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Income Tax Policies: Pensioners

Volume 747: debated on Tuesday 19 March 2024

The Government have nearly doubled the personal allowance since 2010, and in 2024-25 it will be more than 20% higher in real terms than if it had been uprated by inflation since 2010-11. The personal allowance is currently set at a high enough level to ensure that pensioners whose sole income is the full rate of the new state pension, or the basic-rate pension, do not pay any income tax.

I have been contacted by pensioners in my constituency who get a full state pension plus protected payments from the old scheme. The increase in their pensions in line with inflation has put them over the personal allowance threshold for paying income tax, which has eaten away at that increase. Was it the Minister’s intention in the Budget to drag pensioners into paying income tax?

As I have outlined, and as the Resolution Foundation and others have pointed out, pensioners have gained about £1,000 on average as a result of the Government’s decisions since 2010 to increase thresholds. Some pensioners rely solely on the state for their incomes, and we are supporting pensioners through a variety of other measures: not only the triple lock but pension credit and cost of living support. Pensioners across the country will benefit from the 8.5% increase coming in April.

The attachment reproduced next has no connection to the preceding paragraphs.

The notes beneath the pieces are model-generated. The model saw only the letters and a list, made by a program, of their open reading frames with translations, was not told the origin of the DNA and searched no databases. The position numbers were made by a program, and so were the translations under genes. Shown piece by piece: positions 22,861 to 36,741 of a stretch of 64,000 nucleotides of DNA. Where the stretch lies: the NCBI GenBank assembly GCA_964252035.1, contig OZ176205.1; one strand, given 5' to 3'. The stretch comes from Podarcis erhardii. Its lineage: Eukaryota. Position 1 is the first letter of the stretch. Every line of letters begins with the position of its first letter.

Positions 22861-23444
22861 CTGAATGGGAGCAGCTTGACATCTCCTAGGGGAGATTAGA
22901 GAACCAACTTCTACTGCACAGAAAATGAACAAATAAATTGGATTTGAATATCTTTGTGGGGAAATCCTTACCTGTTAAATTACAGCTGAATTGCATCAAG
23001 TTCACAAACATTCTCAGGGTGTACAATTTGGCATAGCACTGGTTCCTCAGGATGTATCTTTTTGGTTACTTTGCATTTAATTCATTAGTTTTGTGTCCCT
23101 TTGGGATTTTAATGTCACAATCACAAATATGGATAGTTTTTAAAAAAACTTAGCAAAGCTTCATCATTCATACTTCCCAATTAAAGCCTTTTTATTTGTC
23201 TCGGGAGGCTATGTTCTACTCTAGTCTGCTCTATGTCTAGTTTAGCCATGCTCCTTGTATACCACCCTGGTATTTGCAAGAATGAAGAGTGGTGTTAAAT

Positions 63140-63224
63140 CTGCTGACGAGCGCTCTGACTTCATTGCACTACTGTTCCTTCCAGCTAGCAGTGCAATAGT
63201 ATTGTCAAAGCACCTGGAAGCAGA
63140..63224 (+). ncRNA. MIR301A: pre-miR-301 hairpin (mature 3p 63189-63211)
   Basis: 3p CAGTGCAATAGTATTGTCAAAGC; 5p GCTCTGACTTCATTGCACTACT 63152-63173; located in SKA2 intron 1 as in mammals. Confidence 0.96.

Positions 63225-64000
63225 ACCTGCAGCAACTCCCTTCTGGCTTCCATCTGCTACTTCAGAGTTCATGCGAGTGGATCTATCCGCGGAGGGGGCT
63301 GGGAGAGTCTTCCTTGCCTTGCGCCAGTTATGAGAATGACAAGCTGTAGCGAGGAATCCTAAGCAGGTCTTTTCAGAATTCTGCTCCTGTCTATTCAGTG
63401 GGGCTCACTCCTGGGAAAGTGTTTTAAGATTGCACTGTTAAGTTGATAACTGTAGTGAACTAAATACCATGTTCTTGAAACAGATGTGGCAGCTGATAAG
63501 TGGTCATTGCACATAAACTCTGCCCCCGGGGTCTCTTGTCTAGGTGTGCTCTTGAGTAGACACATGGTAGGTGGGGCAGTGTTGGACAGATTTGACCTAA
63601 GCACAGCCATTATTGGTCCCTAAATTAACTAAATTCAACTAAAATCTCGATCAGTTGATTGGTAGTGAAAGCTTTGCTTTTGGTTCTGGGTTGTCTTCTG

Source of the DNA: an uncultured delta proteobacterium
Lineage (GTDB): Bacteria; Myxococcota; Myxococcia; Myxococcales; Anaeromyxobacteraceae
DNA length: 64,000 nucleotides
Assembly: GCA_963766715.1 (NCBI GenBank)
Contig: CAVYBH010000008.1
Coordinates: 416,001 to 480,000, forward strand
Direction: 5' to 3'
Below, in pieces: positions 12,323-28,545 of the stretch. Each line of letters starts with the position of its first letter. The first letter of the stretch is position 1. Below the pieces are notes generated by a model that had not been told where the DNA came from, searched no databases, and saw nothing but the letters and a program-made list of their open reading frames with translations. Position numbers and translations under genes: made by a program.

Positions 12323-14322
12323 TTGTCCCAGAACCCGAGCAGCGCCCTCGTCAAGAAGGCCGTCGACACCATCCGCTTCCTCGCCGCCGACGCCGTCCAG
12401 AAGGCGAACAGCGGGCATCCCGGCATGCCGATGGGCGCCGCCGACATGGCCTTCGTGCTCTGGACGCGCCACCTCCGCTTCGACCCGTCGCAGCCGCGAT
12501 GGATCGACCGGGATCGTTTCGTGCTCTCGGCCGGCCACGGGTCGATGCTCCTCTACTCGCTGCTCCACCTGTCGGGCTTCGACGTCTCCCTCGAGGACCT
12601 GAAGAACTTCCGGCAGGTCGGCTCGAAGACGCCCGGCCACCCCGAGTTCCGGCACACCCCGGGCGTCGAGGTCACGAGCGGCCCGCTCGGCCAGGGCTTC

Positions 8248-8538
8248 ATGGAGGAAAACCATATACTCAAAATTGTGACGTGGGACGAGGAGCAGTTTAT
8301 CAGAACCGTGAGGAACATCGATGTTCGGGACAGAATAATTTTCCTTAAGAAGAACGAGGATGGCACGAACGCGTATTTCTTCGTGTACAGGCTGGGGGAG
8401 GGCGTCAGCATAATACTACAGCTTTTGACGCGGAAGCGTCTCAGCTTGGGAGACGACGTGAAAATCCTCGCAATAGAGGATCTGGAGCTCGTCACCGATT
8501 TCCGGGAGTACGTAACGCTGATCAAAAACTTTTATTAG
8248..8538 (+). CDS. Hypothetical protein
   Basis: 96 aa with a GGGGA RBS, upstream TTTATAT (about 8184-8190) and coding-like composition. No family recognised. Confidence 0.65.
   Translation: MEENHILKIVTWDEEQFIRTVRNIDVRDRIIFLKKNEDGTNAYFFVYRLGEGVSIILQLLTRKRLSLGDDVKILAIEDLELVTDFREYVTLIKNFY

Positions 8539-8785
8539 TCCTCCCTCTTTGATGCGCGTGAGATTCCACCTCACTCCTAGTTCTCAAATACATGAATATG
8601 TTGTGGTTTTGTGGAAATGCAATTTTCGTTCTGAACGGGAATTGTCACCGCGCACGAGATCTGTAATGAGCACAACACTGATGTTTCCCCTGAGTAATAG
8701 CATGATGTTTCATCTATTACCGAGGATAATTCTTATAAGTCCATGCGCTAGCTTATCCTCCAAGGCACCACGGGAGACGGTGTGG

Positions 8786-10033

I welcome the recent tax cuts. We need to ensure that those who work hard and do the right thing are rewarded in their old age. Can the Treasury please stop allocating funds to France, which is clearly not stopping the boats, stop extortionate amounts being spent on hotels for illegal migrants, and reduce the foreign aid budget? Maybe then we can give even more to our pensioners.

My hon. Friend will be well aware that Government Members are implementing measures to tackle the very problems she outlines while turning the corner in the economy and doing everything we can to put more money back in people’s pockets, whether workers or pensioners.